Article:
Nigel Farage fatigue? Half of voters ‘immune’ to Ukip’s appeal
Findings will act as a reality check for Ukip which has ridden a wave of popular support over the last 18 months
More than half the electorate remains resolutely immune to the appeal of the UK Independence Party and has no intention of supporting it, according to a new survey.
The ComRes poll for The Independent found 51 per cent of voters did not believe Nigel Farage’s party offered a “realistic political vision”, while 54 per cent said they were not attracted by Ukip’s plain-speaking style.
The findings will act as a reality check for Ukip which has ridden a wave of popular support over the last 18 months and is battling it out with Labour for first place in the European parliamentary elections in five weeks’ time.
The ComRes survey also dashed George Osborne’s hopes of achieving a concerted boost for the Conservatives following his well received Budget last month.
It put the Conservatives on 30 per cent (down one point since last month), with Labour unchanged on 36 per cent. Liberal Democrat fortunes show no sign of recovery with the party languishing on nine per cent (unchanged).
Ukip support edged up by one point to 12 per cent following Nigel Farage’s two televised clashes with Nick Clegg, which snap polls of viewers concluded had been easily “won” by the Ukip leader.
However, despite the recent surge in the anti-EU party’s popularity, less than one third (32 per cent) of the public believed it offered a “realistic alternative political vision of Britain”, while 51 per cent held the opposite opinion.
There was greater sympathy for its outlook among Tory voters, 38 per cent of whom said Ukip had a realistic vision, than among Labour voters, only 26 per cent of whom took that view.
One third of voters (33 per cent) said they were attracted to Ukip “because they say what they think” with more than half (54 per cent) disagreeing.
Overall the electorate is divided on whether Ukip is a party of the far right, with 40 per cent agreeing and 38 per cent disagreeing. But Labour supporters regarded it as being on the far right by a majority of two to one (55 per cent to 28 per cent).
The suggestion that Mr Farage is a danger to Britain – an accusation levelled by opponents after he expressed admiration for Russian President Vladimir Putin’s leadership skills – is dismissed by voters by a majority of two to one (49 per cent to 24 per cent), with the remaining 27 per cent saying they did not know.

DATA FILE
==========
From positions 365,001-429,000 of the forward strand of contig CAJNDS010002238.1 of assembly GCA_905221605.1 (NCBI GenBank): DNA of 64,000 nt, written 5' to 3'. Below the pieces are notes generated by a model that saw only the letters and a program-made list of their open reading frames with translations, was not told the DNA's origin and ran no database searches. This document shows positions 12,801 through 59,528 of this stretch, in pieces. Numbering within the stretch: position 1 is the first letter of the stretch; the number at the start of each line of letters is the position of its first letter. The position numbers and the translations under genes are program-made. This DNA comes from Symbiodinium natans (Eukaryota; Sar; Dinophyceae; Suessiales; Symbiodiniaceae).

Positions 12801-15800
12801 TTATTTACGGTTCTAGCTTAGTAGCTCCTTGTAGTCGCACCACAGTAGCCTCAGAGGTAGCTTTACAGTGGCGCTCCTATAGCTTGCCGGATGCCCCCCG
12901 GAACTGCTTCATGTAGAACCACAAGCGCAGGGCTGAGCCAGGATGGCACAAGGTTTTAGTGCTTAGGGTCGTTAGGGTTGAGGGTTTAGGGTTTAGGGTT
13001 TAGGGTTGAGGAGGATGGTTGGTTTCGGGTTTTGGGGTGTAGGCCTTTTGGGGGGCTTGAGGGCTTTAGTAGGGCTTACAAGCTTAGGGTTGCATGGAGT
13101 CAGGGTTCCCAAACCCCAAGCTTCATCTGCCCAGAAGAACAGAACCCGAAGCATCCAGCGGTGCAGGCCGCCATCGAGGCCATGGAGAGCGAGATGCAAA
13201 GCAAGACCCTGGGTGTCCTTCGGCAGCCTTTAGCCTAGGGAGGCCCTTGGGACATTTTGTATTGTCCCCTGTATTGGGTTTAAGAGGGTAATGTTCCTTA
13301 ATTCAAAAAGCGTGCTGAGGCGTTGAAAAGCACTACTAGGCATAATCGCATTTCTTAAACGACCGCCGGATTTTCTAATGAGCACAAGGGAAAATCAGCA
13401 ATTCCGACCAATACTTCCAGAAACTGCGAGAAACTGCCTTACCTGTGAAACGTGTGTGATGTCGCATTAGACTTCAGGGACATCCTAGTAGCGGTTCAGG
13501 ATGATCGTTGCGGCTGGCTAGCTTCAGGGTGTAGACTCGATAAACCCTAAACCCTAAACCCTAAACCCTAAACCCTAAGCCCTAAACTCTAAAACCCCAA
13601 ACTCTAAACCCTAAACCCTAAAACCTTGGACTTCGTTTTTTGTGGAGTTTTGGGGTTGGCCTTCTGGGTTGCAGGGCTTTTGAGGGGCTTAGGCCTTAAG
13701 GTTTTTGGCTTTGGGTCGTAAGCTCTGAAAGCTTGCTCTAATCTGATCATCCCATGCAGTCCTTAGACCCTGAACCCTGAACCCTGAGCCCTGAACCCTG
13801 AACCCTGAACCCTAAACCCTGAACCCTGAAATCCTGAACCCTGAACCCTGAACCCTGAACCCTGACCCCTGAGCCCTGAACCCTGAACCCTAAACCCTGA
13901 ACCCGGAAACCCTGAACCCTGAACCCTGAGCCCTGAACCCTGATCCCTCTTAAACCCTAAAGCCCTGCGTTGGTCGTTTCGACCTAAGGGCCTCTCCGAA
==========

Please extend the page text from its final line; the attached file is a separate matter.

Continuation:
The findings on the parties’ popularity suggest the Tories’ recent modest recovery over the last year has stalled, possibly because of last week’s adverse publicity over the expenses claims of Maria Miller, the former Culture Secretary. Party strategists would have hoped for a sustained bounce in the polls following the Budget.
On a uniform swing, a six-point Labour lead would be enough to propel Ed Miliband into Downing Street with a large Commons majority of 74. The finding will steady Labour nerves, although many MPs believe it should be much further ahead in the polls to be certain of victory.
The Conservatives would lose 70 MPs, while Liberal Democrat representation would more than halve to 23 seats.
ComRes interviewed 1,000 adults by telephone between 11 and 13 April. ComRes is a member of the British Polling Council and abides by its rules.
- 1 Is Gideon Levy the most hated man in Israel or just the most heroic?
- 2 Students offered grants if they tweet pro-Israeli propaganda
- 3 Exclusive: Cameron’s Big Society in tatters as charity watchdog launches investigation into claims of Government funding misuse
- 4 Satellite full of sexually experimental geckos adrift in space, Russia loses control of mission
MH17 crash: Investigators discover more human remains and 'huge section of plane'
Susan Sarandon on David Bowie romance: 'He's worth idolising'
Students offered grants if they tweet pro-Israeli propaganda
A day in the life of Vladimir Putin: The dictator in his labyrinth
Exclusive: Cameron’s Big Society in tatters as charity watchdog launches investigation into claims of Government funding misuse
The 'scroungers’ fight back: The welfare claimants battling to alter stereotypes
Arizona execution lasts two hours as killer Joseph Wood left 'snorting and gasping' for air
Malaysia Airlines MH17 crash: Ukrainian military jet was flying close to passenger plane before it was shot down, says Russian officer
Malaysia Airlines MH17 crash: Massive rise in sale of British arms to Russia
Malaysia Airlines MH17 crash: victims’ bodies bundled in black bags and loaded onto trains
John Barrowman praised for Commonwealth Games opening ceremony gay kiss
£600 - £650 per day: Orgtel: Conduct Risk Liaison Manager - Banking - London -...
Highly Attractive Package: Austen Lloyd: CITY - COMMERCIAL LITIGATION - GLOBAL...
£65000 - £75000 per annum + Benefits: Progressive Recruitment: The client is a...
£40000 - £45000 per annum: Ashdown Group: A well-established software house ba...